For the first time, the fast radio multiplex was in 2007 and remains a mystery to the scientific community.

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A new object in the center of the Milky Way?

Recently liked Reports Portal Space.com, astronomers have discovered a strange radio source somewhere in the center of our galaxy. The signal seems repetitive, approxTherefore, it is not clear to any known astronomical object.

The signal was first captured in data from April 2019, collected using the Australian Pathfinder Radio Interferometer (ASKAP). This large telescope scans the sky and repeatedly searches for sources of radio emissions that may be related to objects and events such as pulsars, supernovae, gamma-ray bursts and stellar flares.

Но новый радиосигнал не соответствует ни одному из из известных космических объектов. Обозначенный ASKAP как J173608.2-321635 и исходящий со стороны галактического центра, сигнал повторяется с явно случайными интервалами.

Earlier, with the help of ASKAP, scientists created the “New Atlas of the Universe” in which three million galaxies were projected.

Until now, scientists have relied on gamma rays, X-rays, infrared radiation and radio waves to study the center of the galaxy. The galaxy around the galaxy hides a large star population at the center of the Milky Way, so invisible wavelengths such as infrared are used to unravel its mysteries. But while radio telescopes are the best way to study the galaxy, the new discovery has left scientists confused.

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Mystery signal

In the course of the work, it has not yet passed an expert assessment and Published On the Ersive Preprint server, astronomers compared the new signal to low-mass stars; Dead stars (pulsars) emitting electromagnetic radiation; An elusive class of neutron stars and galactic center radio transitions (GCRTs) with strong magnetic fields. Surprisingly, the signal J173608.2-321635 did not meet the characteristics of any of the above objects, which would be new.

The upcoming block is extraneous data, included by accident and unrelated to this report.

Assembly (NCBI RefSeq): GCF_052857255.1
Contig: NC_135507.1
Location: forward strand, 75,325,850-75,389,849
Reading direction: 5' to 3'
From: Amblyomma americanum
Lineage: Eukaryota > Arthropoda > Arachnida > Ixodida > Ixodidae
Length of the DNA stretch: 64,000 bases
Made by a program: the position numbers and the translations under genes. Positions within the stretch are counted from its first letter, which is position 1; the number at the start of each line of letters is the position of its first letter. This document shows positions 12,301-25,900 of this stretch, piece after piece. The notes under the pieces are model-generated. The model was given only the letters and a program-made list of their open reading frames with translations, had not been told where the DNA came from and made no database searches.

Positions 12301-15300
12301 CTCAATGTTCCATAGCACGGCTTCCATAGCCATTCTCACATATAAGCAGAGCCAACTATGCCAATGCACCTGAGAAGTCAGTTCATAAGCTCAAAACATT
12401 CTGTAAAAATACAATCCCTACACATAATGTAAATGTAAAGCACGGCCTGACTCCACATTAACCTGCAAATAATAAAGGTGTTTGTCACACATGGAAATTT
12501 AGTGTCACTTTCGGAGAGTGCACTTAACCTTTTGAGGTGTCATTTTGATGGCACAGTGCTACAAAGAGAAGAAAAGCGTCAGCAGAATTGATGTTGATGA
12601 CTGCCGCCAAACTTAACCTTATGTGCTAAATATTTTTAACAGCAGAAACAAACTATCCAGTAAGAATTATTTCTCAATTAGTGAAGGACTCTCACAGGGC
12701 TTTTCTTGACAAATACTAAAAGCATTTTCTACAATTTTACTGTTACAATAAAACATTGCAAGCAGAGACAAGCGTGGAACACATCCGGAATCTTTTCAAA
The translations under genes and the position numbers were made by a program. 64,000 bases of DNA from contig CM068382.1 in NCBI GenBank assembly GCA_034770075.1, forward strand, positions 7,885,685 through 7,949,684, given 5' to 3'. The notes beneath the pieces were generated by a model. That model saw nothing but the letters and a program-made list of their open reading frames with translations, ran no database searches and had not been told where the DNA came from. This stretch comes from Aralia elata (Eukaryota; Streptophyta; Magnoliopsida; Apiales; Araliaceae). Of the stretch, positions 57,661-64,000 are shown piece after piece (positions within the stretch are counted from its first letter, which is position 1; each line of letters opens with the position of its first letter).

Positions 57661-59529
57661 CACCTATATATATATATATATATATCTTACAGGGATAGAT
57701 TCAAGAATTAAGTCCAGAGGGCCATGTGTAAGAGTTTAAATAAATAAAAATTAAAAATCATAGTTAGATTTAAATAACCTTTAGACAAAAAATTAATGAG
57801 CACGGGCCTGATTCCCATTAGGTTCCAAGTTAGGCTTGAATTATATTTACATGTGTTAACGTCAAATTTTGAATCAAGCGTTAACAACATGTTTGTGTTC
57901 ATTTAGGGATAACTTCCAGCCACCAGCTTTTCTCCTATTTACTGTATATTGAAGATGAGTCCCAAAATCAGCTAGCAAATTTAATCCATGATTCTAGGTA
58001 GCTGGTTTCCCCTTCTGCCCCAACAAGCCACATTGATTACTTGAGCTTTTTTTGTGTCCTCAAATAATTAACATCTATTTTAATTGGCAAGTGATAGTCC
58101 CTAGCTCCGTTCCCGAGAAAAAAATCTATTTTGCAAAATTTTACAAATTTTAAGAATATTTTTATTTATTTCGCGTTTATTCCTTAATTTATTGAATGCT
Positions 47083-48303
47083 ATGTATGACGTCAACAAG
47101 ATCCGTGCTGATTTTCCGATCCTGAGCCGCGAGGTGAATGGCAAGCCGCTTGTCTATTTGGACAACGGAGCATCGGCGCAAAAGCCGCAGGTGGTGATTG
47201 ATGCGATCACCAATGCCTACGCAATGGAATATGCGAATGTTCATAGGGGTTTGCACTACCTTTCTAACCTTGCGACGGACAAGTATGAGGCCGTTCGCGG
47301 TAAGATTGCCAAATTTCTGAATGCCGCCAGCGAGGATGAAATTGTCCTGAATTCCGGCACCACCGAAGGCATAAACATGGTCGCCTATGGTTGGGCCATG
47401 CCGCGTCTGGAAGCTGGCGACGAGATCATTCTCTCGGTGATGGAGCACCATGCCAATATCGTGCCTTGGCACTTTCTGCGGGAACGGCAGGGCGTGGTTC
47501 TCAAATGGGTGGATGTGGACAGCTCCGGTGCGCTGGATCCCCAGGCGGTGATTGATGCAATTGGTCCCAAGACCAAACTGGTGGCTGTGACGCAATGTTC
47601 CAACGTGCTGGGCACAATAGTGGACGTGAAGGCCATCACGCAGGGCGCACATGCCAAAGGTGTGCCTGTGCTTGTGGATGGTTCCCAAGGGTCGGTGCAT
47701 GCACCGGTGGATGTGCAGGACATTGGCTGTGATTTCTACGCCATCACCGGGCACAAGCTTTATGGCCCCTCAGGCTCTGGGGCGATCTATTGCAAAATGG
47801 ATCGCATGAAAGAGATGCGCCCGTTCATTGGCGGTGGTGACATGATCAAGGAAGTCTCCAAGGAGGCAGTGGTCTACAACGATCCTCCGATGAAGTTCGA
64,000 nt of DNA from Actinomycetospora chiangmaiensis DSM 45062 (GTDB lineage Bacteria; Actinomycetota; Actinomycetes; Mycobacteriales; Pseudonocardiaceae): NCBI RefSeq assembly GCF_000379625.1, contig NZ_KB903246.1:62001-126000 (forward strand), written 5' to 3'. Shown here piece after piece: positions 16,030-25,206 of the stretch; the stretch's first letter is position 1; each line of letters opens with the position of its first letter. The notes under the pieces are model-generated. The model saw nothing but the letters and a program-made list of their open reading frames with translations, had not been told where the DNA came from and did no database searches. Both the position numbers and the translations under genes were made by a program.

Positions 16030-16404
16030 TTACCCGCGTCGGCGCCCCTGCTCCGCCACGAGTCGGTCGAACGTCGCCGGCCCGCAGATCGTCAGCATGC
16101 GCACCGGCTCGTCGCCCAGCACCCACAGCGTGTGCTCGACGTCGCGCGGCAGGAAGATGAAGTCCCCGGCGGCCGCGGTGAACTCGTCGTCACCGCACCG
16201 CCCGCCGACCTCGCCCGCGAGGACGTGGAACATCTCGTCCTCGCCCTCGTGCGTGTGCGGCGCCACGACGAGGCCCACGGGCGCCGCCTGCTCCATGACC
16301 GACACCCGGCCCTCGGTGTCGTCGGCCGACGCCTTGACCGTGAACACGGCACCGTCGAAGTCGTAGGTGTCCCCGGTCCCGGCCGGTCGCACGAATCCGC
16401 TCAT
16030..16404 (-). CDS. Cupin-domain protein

According to the authors of the study, the abnormal source showed radio signal emission for several consecutive weeks, but then quickly turned off in a single day. The sharp change in the emission of a radio signal makes it difficult to observe continuously for a more detailed evaluation.

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Most likely, the new radio signal indicates the presence of completely unfamiliar objects in the galaxy.

Interestingly, the radio signals transmitted by the mysterious object are unparalleled in the infrared or X-ray wavelengths, almost like a ghost in the electromagnetic spectrum and very difficult to detect – Report Astronomers.

Interestingly, the three GCRT-like sources found so far have some similarities with the mysterious signal, but the emission pattern of the ASKAP J173608.2-321635 is different, and the timing of the radio visibility varies. Ultimately, astronomers believe there may be evidence of a new radio signal Completely new type of objectsDiscovered by radio telescopes. However, if this evidence is a GCRT, it denies everything scientists know about them.

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About the Author: Cary Douglas

Cary Douglas is a reporter who covers everything from oil trading to China's biggest conglomerates and technology companies. Originally from Chicago, he is a graduate of New York University's business and economic reporting program.